Blind Man Sees The Light With Bionic Eye

March 5, 2009

bionic eye.jpg

Ron is a 73-year old who went blind 30 years ago due to mysterious circumstances (the article didn't say). He hasn't been able to see anything since. I'm talking nothing. Pure blackness. But now, thanks to bionic eye surgery, he can finally see the light (again). Did somebody say laser vision? PEW PEW!

It uses a camera and video processor mounted on sunglasses to send captured images wirelessly to a tiny receiver on the outside of the eye. In turn, the receiver passes on the data via a tiny cable to an array of electrodes which sit on the retina - the layer of specialised cells that normally respond to light found at the back of the eye.

When these electrodes are stimulated they send messages along the optic nerve to the brain, which is able to perceive patterns of light and dark spots corresponding to which electrodes have been stimulated.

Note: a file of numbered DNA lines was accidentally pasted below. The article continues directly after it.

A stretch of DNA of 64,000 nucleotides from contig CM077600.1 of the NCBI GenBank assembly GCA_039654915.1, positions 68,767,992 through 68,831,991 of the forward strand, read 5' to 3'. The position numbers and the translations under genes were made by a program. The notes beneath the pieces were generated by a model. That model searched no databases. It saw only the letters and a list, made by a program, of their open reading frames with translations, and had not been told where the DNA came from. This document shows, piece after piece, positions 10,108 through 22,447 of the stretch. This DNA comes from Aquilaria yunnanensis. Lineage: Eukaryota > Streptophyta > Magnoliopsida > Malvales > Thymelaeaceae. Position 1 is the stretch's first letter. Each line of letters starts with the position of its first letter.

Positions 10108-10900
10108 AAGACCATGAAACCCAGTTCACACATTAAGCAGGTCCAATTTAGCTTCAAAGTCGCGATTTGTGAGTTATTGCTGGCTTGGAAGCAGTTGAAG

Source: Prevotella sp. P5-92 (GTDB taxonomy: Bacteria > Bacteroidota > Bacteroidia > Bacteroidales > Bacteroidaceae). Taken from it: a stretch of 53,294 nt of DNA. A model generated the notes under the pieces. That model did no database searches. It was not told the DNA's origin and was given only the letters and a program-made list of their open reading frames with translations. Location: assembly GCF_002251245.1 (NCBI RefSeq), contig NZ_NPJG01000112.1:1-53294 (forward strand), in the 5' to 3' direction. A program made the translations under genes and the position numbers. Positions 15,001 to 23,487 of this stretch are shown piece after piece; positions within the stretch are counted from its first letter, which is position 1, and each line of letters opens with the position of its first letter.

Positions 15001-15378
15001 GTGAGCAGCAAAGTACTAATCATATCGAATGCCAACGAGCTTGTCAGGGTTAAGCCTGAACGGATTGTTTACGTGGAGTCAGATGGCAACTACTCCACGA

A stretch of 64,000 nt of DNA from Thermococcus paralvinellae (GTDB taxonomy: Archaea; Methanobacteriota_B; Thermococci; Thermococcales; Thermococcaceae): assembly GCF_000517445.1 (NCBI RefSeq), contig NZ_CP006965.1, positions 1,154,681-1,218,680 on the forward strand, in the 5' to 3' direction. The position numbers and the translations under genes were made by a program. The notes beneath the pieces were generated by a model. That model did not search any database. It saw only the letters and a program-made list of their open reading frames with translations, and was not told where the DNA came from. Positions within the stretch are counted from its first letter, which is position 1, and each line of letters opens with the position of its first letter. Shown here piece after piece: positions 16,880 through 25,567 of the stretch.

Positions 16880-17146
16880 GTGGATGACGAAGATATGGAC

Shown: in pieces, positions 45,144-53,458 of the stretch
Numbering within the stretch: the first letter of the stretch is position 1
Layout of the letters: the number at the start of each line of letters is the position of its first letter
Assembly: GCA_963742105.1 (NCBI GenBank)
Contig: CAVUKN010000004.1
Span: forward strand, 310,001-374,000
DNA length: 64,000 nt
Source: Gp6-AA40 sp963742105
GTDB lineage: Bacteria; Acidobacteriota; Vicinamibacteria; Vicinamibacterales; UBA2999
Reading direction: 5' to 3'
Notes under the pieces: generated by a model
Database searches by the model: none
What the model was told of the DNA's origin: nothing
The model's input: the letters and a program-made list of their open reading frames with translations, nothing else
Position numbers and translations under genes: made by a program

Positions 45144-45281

He says he can now follow white lines on the road, and even sort socks, using the bionic eye, known as Argus II.

Whoa whoa whoa -- let's slow down a minute. I'm all for bionic eyes, but don't you think it's a little early to be out on the road? Just saying. Quick Ron, how many fingers am I holding up? *POW* -- a fistful! Ron, can you see me? Ron? Uh-oh. Bionic eyes aren't expensive, are they? Looks like he might need a nose too.

Bionic eye gives blind man sight [bbcnews]

Thanks to Mal, who can see you through the internet. Mal, now describe to me what the ladies are wearing.

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